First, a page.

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  • EUR/USD has been rangebound for most of Wednesday’s session between 1.2110-1.2140 parameters.
  • Soft US CPI data and a dovish Fed Chair Powell were not enough to trigger a breakout.

EUR/USD has been rangebound for most of Wednesday’s session, swinging between session lows in the 1.2110s but for the most part remaining capped below the 1.2140 mark. At present, the pair is trading flat on the day in the 1.2120s, with recent comments from the Chairman of the US Federal Reserve and softer than expected US Consumer Price Inflation data (released earlier in the session) both failing to trigger much by way of volatility for the pair.

US Consumer Price Inflation

The debate that is currently raging amongst economists in the US is over whether or not all the monetary stimulus currently being provided by the Fed, and the further fiscal stimulus likely to be provided by the now Democrat-controlled Congress, will cause the US economy to overheat later in 2021 or in 2022. Thus, Consumer Price Inflation data for January 2021, which was released earlier on Wednesday and refers to a period when the US economy was still suffering in the grips of the worst wave yet of Covid-19 infections (which naturally weighed on economic activity and consumer prices), is hardly relevant to the “is the US economy going to overheat?” debate.

Meanwhile, inflation data over the coming months is expected to show a marked increase in the YoY rate of price growth, a reflection of price weakness at the end of Q1 and during Q2 in 2020 (due to the extraordinary economic impact of the first Covid-19 lockdown). The Fed has already indicated that it is not going to worry about this “transitory” increase in inflation (something Fed Chair Jerome Powell reiterated on Wednesday). More important to the “is the US economy going to overheat?” debate is what happens to the MoM rate of Consumer Price Inflation in the coming months; if this shows signs of suddenly picking up, this will be a much better indicator that the economy is starting to overheat.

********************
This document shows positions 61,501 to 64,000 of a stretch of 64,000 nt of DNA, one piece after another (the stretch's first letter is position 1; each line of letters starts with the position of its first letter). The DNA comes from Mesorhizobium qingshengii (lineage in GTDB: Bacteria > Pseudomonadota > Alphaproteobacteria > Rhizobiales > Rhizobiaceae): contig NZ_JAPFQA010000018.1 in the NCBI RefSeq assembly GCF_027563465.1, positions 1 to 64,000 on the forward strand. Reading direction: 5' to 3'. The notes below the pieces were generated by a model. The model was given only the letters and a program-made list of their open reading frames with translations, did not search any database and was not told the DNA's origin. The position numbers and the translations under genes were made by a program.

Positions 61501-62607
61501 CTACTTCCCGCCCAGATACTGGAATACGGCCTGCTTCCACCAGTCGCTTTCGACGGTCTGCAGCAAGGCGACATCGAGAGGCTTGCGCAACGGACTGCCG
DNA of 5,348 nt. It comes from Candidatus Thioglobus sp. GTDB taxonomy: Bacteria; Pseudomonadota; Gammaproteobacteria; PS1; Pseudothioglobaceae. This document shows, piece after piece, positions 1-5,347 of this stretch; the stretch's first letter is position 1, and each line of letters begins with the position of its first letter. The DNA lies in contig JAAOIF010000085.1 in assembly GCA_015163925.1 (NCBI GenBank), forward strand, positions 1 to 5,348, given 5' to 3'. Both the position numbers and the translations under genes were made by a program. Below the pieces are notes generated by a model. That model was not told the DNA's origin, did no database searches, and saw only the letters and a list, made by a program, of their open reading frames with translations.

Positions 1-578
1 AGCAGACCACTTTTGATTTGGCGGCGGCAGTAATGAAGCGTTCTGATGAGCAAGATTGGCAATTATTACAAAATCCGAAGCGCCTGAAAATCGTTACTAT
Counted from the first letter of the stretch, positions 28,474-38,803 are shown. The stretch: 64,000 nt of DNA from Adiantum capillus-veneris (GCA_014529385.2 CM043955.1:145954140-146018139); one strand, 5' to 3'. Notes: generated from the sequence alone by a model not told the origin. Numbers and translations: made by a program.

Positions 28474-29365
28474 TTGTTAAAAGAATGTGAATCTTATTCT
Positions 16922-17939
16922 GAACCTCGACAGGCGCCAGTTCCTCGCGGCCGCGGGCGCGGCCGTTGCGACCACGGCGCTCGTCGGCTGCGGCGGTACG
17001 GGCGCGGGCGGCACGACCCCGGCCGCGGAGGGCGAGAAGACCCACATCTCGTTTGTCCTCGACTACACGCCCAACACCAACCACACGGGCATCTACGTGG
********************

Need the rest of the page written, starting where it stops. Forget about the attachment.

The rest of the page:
In terms of what all of the above means for EUR/USD; if all the fiscal and monetary stimulus does result in a US economy that “over-heats” and sees inflation rise uncomfortably beyond the Fed’s 2.0% target, then the Fed might have to step in with monetary policy tightening sooner than expected. This would likely be very bullish for the US dollar, as US real yields would rocket higher, increasing the currencies relative attractiveness versus its G10 rivals.

Conversely, if the US economy goes as planned, i.e. the economy recovers rapidly but inflation takes time to see a sustained rise and the Fed holds interest rates at near zero for at least as long as currently expected by markets, then this will be good for risk appetite and is likely to be a bad thing for the US dollar.

Fed Chair Powell speaks

Fed Chair Jerome Powell stuck to the script on Wednesday. He reaffirmed the bank’s commitment to reaching full employment, alongside the Fed’s new, more dovish pledge not to tighten monetary policy in response to a tightening of the labour market (in the past they did this to get ahead of the inflation a tight labour market was assumed to be a leading indicator of).

Powell also reaffirmed the bank’s pledge to aim to get inflation back to moderately above the 2% target for a time. The Fed Chair gave another nod to the probability that the YoY rate of inflation is set to shoot up in the coming months (as a result of weakness in prices during the first COvid-19 lockdown last year) and that this would not mean much. If inflation did rise to troubling levels, Powell said, the Fed has the tools to address this and would se them.

As a result of the fact that the bank is still some ways away from its goals (i.e. full employment and inflation), Powell reiterated, as expected, that the bank will maintain rates at current near-zero levels until the economy reaches these goals and is on track to moderately exceeds its inflation goals for some time.

With regards to the banks bond buying; Powell reiterated, as expected, that the Fed will continue purchases at the current pace until substantial further progress is made towards its maximum employment and price stability mandates. Powell later added that the bank is not thinking about shrinking its balance sheet but that, in the long run, the Fed’s balance sheet would not be bigger than it needs to be.

By sticking to the script, Fed Chair Powell seemed to contribute to a slight improvement in the market’s appetite for risk. Stocks and bond both rose in tandem, anyway, as Powell finished his speaking event without any communication gaffes.